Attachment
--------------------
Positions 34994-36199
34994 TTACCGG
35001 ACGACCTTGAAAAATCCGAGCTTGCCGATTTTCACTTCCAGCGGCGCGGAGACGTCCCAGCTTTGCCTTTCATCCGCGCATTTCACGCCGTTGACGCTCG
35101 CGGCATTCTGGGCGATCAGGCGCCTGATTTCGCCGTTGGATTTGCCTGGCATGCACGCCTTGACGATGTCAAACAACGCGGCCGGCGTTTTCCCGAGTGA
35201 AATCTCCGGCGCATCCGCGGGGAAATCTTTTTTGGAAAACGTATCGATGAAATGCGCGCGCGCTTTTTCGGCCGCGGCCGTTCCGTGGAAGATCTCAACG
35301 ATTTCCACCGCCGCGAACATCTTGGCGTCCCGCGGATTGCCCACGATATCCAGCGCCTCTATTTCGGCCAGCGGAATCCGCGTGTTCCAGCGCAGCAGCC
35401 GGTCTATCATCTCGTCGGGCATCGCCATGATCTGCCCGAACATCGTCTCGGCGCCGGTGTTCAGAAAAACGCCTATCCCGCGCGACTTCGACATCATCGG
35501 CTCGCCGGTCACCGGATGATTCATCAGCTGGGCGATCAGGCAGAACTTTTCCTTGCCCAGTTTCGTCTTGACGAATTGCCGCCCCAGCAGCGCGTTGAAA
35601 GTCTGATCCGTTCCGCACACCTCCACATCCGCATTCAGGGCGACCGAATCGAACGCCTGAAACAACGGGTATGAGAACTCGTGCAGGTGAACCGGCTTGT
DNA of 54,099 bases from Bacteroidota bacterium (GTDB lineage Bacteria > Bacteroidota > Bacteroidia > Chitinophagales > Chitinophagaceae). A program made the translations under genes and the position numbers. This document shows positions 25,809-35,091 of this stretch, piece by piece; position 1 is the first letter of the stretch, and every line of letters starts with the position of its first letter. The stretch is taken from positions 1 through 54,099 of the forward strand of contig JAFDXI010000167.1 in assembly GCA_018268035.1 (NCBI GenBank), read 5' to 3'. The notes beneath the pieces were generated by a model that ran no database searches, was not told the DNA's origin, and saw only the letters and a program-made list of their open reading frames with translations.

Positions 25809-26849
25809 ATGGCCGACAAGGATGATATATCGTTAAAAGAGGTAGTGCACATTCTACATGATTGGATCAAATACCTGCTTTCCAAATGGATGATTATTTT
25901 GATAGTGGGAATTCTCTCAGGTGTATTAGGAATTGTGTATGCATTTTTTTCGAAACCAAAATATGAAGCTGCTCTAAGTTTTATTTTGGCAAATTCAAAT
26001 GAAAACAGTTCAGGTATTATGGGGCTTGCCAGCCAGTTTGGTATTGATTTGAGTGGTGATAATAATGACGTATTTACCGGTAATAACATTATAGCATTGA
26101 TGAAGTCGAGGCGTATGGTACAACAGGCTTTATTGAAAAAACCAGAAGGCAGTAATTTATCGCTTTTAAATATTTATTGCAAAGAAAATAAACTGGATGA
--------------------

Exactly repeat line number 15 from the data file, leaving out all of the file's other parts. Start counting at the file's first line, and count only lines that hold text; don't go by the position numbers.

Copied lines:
26101 TGAAGTCGAGGCGTATGGTACAACAGGCTTTATTGAAAAAACCAGAAGGCAGTAATTTATCGCTTTTAAATATTTATTGCAAAGAAAATAAACTGGATGA